Monday, 6 October 2014

Old enough to know better

I started thrifting at a very young age.  My grandmother was a classic garage sale junkie.  It was always a treat to get to do the rounds with her on Saturday mornings in her bubble car (in actuality, an AMC Pacer).  One lesson I took from those early thrifting sessions, and subsequent obsession with all things vintage was know what you want.

In my experience, there are 4 types of things for sale at a junk/yard/garage/thrift/basement/estate sale:

1) Junk.  Junk can move in various places on this list at any given time, but disregard junk.  Buying and storing Junk makes you a hoarder.

2) Dime a dozen.  Things that are a dime a dozen are not bad, they could be useful but they can also be found elsewhere at anytime.  The key here is knowing your dime a dozen.  If it is being sold for a dime, this is too much -  you should be able to get at least a dozen for a dime.  Also, buy it only when you need it, because you can get it at any time.  See, simple.

3) Treasure.  If there is a treasure and you need or want said treasure, do not walk away, do not turn your back...don't even blink.  A treasure is rare, and though you may be one of the few that thinks it is a treasure, it is guaranteed if you take your eyes off of it, it will be gone when you look back.

4) The bonus.  The bonus is tricky.  The bonus is something that falls in between junk and treasure.  It's not something you see often, like crap taxidermy, or a statue of Joseph, Mary and pre-teen Jesus standing in a clam shell surrounded by fibre optic lights.
Reach out and touch faith.
Easily classified as junk by some, it could also be the quirky key to your kitchy Christmas decor.  The best policy for the bonus is to assess price, space and spousal reaction, and decide 'do I take this and take the time to decide if it is junk or treasure (a slippery slope towards hoarding)' or 'do I leave this and consider it, safe in the knowledge that if it is meant to be, it will be here waiting'.  It's a tough one.

And sometimes you misjudge and leave that perfectly indescribable thing only to realise that your happiness will now be somewhat diminished knowing that it exists and it slipped through your fingers.  I recently made such an error.  It was a glorious, hot pink, hand knit sweater, emblazoned with a large grey and white sheepdog with a perfect pink tongue lolling out to one side.  This sweater should never be worn, not even (especially not) ironically.  But its re-imaginings are endless.  Alas, it is not meant to be.  A rookie mistake.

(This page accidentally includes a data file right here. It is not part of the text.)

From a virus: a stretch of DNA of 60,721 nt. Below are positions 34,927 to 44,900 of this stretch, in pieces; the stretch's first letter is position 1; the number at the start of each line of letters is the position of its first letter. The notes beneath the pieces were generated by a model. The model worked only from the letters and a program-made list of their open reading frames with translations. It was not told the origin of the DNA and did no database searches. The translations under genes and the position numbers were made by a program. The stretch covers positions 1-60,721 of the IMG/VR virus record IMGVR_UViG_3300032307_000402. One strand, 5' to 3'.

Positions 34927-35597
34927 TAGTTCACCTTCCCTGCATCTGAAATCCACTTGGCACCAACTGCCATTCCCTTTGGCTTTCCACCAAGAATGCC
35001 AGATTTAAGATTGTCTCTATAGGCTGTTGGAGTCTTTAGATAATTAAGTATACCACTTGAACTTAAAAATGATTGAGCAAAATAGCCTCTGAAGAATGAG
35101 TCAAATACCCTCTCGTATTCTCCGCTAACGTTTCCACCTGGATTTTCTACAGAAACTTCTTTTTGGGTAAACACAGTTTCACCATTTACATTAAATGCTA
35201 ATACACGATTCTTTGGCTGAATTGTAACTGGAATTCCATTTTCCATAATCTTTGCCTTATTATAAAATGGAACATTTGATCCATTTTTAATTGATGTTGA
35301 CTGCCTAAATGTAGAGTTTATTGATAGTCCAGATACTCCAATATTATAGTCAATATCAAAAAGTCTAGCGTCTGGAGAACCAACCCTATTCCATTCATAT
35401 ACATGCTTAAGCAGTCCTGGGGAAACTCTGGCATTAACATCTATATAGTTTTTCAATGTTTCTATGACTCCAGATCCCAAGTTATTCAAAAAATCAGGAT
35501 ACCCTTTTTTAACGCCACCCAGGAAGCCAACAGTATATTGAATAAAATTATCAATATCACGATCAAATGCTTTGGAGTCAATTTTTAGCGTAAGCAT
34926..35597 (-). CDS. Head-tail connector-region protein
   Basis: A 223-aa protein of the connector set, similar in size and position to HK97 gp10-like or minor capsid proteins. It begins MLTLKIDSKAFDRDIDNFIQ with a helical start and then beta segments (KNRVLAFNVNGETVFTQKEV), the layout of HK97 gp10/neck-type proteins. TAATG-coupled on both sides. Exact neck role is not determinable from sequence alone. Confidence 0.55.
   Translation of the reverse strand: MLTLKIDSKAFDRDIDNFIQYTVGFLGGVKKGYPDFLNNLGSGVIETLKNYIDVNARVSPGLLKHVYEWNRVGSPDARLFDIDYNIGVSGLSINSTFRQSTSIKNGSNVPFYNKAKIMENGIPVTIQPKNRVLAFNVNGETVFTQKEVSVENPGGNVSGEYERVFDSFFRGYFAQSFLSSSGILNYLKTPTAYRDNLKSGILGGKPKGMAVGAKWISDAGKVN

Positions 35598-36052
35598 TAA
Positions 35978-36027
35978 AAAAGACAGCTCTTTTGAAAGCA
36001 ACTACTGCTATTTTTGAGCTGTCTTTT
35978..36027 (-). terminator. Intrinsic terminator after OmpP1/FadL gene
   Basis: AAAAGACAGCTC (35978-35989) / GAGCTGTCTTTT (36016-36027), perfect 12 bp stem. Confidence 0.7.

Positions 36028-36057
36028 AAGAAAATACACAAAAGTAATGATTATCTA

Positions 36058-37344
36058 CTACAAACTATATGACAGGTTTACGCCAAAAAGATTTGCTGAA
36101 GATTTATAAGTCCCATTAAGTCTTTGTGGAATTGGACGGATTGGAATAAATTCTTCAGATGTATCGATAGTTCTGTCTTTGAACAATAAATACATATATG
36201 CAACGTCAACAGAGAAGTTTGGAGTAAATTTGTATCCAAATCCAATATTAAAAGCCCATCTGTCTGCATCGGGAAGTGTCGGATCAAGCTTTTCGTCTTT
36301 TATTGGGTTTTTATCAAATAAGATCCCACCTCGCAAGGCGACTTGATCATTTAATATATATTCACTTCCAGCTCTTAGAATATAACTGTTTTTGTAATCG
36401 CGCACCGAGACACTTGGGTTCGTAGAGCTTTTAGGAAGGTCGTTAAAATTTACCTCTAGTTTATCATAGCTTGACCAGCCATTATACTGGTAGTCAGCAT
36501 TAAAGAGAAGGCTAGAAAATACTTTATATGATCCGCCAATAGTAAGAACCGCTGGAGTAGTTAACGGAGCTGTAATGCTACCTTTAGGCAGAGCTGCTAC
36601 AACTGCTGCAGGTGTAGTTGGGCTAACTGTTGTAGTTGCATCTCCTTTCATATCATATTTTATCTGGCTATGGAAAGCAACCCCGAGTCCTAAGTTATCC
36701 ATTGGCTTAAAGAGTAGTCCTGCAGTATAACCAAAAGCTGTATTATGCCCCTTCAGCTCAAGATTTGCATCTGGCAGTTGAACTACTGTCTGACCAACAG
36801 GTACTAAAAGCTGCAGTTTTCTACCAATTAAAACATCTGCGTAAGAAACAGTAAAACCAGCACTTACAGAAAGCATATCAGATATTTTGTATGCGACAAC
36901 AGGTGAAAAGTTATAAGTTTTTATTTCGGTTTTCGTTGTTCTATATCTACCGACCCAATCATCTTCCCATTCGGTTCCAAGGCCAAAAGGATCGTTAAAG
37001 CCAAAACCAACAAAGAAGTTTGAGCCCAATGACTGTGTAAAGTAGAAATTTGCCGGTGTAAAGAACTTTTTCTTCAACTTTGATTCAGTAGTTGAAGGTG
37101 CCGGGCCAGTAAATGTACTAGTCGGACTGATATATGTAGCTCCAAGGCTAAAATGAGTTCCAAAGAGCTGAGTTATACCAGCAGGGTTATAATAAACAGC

Thankfully on my latest thrifting adventure, my disappointment was tempered by a couple of nifty finds in the Halloween fashions.  I have noted a decline in the past few years that the number of stunning vintage dresses to be found at the local value village.  I had assumed that this was due to an upturn in the number of curators of vintage goods on the interwebs (my favourites are here and here).  However, what I discovered this weekend is that many of these dresses are now deemed 'seasonal' and only make an appearance for a limited time in September and October.  So I grabbed two beauties and a thinker.
Airing out that distinct perfume de value village - stale cigs and mothballs

They are both in exceptional shape...not a mark on them.  I haven't yet decided if I will place them into my own wardrobe rotation, or if I will expand in some small measure of vintage things on my etsy shop.

So 1970s that not even the 70s wanted it.
The 3rd was a thinker.  Well made, cute fabric, god awful shape.  The bodice is quite wearable though, and in cutting half a metre of fabric out of the middle, I think I can make a slightly A-line, pleated, knee length skirt with pockets and a zipper.  I am merely an adequate seamstress with big ideas however, so we will see if I botch it or not.  For $3.99, I deem the experiment worth it.
No regrets!

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